I want to thank the Society for Developmental Biology for inviting me to their annual meeting in Snowbird, Utah. I had the opportunity to give a talk on the work that April Estrada and I have done on the role of SR45a in alternative splicing in stress response. I also led a workshop on using Integrated Genome Browser to visually analyze high-throughput sequence data. We had a great turnout, as many of the attendees were very interested in using IGB in their work.


SDB attendees finding out more about IGB.

Snowbird is a ski resort located in the mountains near Salt Lake City. I was able to take the tram to the top of the mountain and take some photos. It was a great location for a conference.


View from top of Snowbird, looking out over Salt Lake City.


IGB workshop at 2015 SESDB

IGB made an appearance at the 2015 Southeast Regional Society for Developmental Biology (SESDB) conference at Clemson University. I led a workshop on visual analysis of sequencing data using IGB. There was a good turnout of conference attendees, as well as several students from Clemson University.

Following the workshop there were many exciting talks on current research in developmental biology. Some of my favorite talks were on regenerating hearts and spinal cords in fish, how hair cells develop, and how to use sharks to better understand brain development.

As a graduate of Clemson University, it was a lot of fun to return to Clemson, lead a workshop, and enjoy the company of many brilliant scientists.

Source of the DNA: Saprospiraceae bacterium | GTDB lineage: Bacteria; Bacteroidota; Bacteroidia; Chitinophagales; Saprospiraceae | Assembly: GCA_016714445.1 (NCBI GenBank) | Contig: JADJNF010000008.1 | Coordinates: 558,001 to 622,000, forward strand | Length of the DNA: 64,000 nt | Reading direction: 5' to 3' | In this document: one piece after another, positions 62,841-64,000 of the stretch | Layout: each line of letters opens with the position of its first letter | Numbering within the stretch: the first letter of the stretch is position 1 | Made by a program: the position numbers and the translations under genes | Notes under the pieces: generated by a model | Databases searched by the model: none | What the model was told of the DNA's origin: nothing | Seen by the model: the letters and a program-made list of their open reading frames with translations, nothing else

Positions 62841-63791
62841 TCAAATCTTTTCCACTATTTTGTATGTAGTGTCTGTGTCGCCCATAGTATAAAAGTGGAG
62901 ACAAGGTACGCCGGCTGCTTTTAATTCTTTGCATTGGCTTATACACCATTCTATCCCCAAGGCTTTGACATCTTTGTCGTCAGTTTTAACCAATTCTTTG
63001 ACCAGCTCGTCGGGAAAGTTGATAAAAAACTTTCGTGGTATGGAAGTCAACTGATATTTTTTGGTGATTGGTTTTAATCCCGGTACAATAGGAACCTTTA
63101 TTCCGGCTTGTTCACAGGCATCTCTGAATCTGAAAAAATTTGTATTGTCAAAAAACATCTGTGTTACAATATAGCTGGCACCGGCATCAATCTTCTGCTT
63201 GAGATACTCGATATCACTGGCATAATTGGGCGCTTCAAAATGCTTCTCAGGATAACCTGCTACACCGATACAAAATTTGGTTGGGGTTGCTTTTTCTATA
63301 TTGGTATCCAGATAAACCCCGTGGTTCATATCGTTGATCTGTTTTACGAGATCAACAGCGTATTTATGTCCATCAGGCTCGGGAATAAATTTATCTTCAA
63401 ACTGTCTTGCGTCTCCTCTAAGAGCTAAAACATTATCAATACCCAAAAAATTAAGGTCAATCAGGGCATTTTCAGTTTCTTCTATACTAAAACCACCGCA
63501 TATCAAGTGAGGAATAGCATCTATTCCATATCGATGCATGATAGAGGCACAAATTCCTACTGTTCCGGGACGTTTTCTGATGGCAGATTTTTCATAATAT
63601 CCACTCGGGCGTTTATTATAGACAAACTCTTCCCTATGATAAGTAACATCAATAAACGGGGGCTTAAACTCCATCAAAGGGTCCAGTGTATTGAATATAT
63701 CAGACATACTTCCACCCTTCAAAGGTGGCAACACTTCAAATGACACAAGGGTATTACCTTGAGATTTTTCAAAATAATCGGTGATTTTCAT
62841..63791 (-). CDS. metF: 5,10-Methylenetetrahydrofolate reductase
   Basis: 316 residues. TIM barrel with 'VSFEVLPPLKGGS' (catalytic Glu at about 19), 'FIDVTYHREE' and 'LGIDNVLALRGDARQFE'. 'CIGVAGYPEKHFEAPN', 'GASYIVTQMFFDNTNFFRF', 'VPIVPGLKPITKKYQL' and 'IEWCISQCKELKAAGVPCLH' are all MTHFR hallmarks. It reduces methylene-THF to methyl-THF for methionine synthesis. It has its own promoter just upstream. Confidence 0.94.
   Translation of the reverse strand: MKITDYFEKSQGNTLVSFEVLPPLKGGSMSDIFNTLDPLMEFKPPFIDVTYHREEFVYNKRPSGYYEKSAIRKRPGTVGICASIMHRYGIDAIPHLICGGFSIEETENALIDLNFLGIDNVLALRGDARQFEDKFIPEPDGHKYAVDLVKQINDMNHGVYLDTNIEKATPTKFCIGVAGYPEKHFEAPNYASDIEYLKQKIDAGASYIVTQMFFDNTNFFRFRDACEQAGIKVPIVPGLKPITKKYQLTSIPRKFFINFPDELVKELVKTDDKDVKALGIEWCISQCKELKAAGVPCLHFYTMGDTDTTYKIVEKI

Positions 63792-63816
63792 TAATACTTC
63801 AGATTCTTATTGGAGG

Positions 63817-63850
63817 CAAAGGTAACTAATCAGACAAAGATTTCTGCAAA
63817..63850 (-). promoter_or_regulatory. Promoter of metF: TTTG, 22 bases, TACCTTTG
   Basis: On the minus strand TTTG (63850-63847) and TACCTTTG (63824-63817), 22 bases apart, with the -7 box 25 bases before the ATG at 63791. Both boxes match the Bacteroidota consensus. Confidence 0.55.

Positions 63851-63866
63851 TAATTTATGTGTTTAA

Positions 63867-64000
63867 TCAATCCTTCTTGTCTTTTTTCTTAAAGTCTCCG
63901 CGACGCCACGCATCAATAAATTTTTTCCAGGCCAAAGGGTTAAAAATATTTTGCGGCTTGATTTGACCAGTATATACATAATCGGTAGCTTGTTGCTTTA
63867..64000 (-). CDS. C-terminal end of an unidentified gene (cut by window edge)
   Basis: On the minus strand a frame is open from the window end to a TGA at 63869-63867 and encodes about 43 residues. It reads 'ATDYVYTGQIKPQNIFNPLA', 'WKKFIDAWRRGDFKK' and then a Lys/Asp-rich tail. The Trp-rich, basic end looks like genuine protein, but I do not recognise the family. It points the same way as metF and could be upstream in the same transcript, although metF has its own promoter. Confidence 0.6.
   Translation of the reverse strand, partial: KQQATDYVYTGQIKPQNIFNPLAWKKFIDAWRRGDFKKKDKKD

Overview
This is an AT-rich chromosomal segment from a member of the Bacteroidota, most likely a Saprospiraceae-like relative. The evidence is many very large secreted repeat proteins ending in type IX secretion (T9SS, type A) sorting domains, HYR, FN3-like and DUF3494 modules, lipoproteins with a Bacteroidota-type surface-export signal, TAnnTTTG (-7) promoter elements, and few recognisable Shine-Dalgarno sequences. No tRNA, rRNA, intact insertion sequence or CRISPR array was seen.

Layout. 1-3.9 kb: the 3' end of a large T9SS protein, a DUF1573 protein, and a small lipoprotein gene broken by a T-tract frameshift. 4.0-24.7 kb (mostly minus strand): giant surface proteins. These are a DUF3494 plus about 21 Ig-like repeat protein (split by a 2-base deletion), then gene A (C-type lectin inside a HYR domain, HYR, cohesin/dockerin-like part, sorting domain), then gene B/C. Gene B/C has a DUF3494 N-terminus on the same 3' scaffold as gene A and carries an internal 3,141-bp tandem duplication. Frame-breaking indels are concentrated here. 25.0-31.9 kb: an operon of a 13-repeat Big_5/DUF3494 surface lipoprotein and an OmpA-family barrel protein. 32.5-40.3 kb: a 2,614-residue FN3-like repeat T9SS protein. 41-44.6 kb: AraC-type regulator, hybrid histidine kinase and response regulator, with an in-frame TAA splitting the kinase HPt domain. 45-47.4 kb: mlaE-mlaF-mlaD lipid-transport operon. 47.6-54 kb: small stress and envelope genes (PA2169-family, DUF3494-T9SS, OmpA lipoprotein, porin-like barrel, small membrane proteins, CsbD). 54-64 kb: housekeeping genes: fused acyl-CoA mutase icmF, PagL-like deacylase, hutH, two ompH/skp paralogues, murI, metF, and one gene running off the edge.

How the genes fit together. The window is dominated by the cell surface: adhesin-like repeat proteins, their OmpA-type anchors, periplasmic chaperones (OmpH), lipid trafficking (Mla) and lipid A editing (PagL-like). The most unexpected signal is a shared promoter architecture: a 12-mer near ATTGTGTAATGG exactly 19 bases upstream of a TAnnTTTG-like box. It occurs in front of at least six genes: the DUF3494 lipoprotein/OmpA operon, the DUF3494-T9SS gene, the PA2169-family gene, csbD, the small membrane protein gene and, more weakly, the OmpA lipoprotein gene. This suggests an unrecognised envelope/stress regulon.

Everyone enjoying the final night’s food and festivities, including the band FNKY music.

4th Annual Catalyst Symposium

The Loraine lab had a strong showing at the 4th annual Catalyst Symposium, with Ivory, April, and I presenting posters on our current research.

The title of the symposium was “Progress in NCRC”. The theme was to highlight the highly diverse and interdisciplinary research being conducted across the North Carolina Research Campus. There were nine talks, eighteen posters, and over a hundred attendees. The talks and posters were very good, covering topics such as the role of obesity in promoting cancer and finding what genes control the taste of fruits and vegetables.

Ivory and April presented posters on their work in rice and Arabidopsis, respectively, while I presented the latest features in IGB. It was a lot of work to prepare for the symposium, but everyone had a great time and learned a lot.


IGB at Lenoir-Rhyne University

In spring of 2015, Mason and I visited Dr. Scott Shaeffer’s genetics class at Lenoir-Rhyne University in Hickory, North Carolina.